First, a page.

Bain de sang, Jolly Lamberti's second 9a
Alessandro Jolly Lamberti has repeated Bain de Sang 9a at a Saint Loup, Switzerland
Last Friday Alessandro Lamberti repeated Fred Nicole's Bain De Sang at Saint Loup, Switzerland. The 9a slab route, first climbed by Fred Nicole in 1993, is Lamberti's second 9a after Hugh, and his 26th route route between 8b+ and 9a. Lamberti's ascent is the seventh repeat, after François Nicole, Fred Rouhling, Cederic Bersandi, David Hohl, Josune Bereciartu and Iker Pou. He sent us the following report:
BAIN DE SANG 9a Saint Loup, Svizzera
di Jolly Lamberti
I remember that when I climbed "Hugh", a really physical 9a with a footless start, I was extremely tense: the next day I had to return home, I had a 1600km drive ahead of me and I didn't know if, and when, I would return. So I started to climb with my heart pumping and my stomach completely upset - despite this I managed to send the route, almost as if I was angry. Bain de Sang on the other hand needs much more fine tuning and coordination, it has to be climbed more serenely and with less rage: the psychophysical level needs to be reduced significantly. During my first attempt this didn't happen, my foot slipped practically when it was all over: “the knowledge of oneself is the major obstacle to executing any physical action" is what Bruce Lee once said…
For an hour I waited for the right state of mind. I tried, as usual, to think about the result of my next attempt, and when I set off again I let myself go autonomously and automatically; power, perfectly executed moves, energy flowing through my body, without my mind meditating, brought me up to the chain. Nicola who was belaying me was probably more excited than I was and FranÃ§ois Nicole, who had made the first repeat, got so motivated that he sent the hard project he'd been attempting for a while. On Saturday and Sunday the weather changed and it got hot. I had finally chosen the right moment.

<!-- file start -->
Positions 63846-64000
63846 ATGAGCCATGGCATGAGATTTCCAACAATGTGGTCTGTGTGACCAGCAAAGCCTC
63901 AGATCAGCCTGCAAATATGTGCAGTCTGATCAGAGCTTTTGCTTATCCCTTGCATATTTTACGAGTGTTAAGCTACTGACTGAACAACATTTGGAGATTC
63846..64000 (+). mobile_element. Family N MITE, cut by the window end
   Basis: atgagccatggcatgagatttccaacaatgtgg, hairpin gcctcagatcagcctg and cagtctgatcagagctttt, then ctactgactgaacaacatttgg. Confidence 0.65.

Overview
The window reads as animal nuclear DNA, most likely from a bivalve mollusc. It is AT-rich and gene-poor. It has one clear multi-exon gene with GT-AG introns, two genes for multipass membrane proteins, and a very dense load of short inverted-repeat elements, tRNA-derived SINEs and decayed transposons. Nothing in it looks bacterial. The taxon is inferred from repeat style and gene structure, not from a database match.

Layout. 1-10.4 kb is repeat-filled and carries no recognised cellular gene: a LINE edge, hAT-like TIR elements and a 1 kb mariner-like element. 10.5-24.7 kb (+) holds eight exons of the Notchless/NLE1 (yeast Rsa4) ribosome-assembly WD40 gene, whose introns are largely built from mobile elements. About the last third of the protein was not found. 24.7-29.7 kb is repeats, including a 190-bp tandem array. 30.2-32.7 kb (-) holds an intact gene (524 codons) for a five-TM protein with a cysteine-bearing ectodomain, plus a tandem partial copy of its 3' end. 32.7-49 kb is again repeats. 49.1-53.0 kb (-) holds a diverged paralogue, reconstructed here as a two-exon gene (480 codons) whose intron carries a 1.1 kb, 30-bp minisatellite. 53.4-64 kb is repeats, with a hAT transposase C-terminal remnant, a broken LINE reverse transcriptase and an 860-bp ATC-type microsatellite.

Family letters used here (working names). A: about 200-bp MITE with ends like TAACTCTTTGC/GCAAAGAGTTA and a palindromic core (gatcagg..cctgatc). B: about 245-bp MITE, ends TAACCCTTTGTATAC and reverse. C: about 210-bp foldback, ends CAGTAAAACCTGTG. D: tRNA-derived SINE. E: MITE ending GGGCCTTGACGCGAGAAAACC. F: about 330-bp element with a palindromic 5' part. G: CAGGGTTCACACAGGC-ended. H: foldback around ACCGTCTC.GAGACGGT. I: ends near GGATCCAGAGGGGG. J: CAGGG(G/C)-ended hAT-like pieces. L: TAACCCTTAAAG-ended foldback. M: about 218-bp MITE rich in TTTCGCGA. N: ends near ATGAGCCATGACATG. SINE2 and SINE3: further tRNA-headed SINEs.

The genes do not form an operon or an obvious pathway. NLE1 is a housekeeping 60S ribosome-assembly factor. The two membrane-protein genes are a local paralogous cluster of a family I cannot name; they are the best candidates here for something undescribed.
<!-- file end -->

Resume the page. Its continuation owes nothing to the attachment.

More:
I don't know whether Bain de sang is really 9a. What is certain is that it is hard, both because of its 7c boulder crux and for the fact that - and this is important from a psychological point of view - that this crux is right at the end of the route. Add to this that "Bain" doesn't have any fast repeats, unlike other 9a's such as, for example, The Fly, Cinematix, or Elfe. Iker Pou, who repeated Elfe in two days, needed lots of time to send Bain de Sang. What is likely is that this is a 9a at the bottom end of this grade: i.e. an "easy" 9a if compared to, for example, Action Directe.
The current grading problems stem from the fact that our scale has too few levels. We have to squeeze in an infinite number of differing routes between 4a and 9a, and this results in routes being hard or easy, without necessarily being graded differently: I can easily think of ten 8a routes close to home that can be ordered according to their difficulty, from 8a,1.. 8a,2..8a,3.. etc. Some are easy, some slightly more difficult, some hard, and all are 8a. In this way, between a 9a,1 (Bain for example) and a 9a,9 (Action Directe for example), there's almost a grade between them, despite the fact that they are both the same grade.”
by Jolly Lamberti
Bain de Sang
Saint Loup, Switzerland
FA: Fred Nicole 1993
Repeats: François Nicole, Fred Rouhling, Cederic Bersandi, David Hohl, Josune Bereciartu, Iker Pou.
Style: 25m. highly technical slab, boulder crux at finish.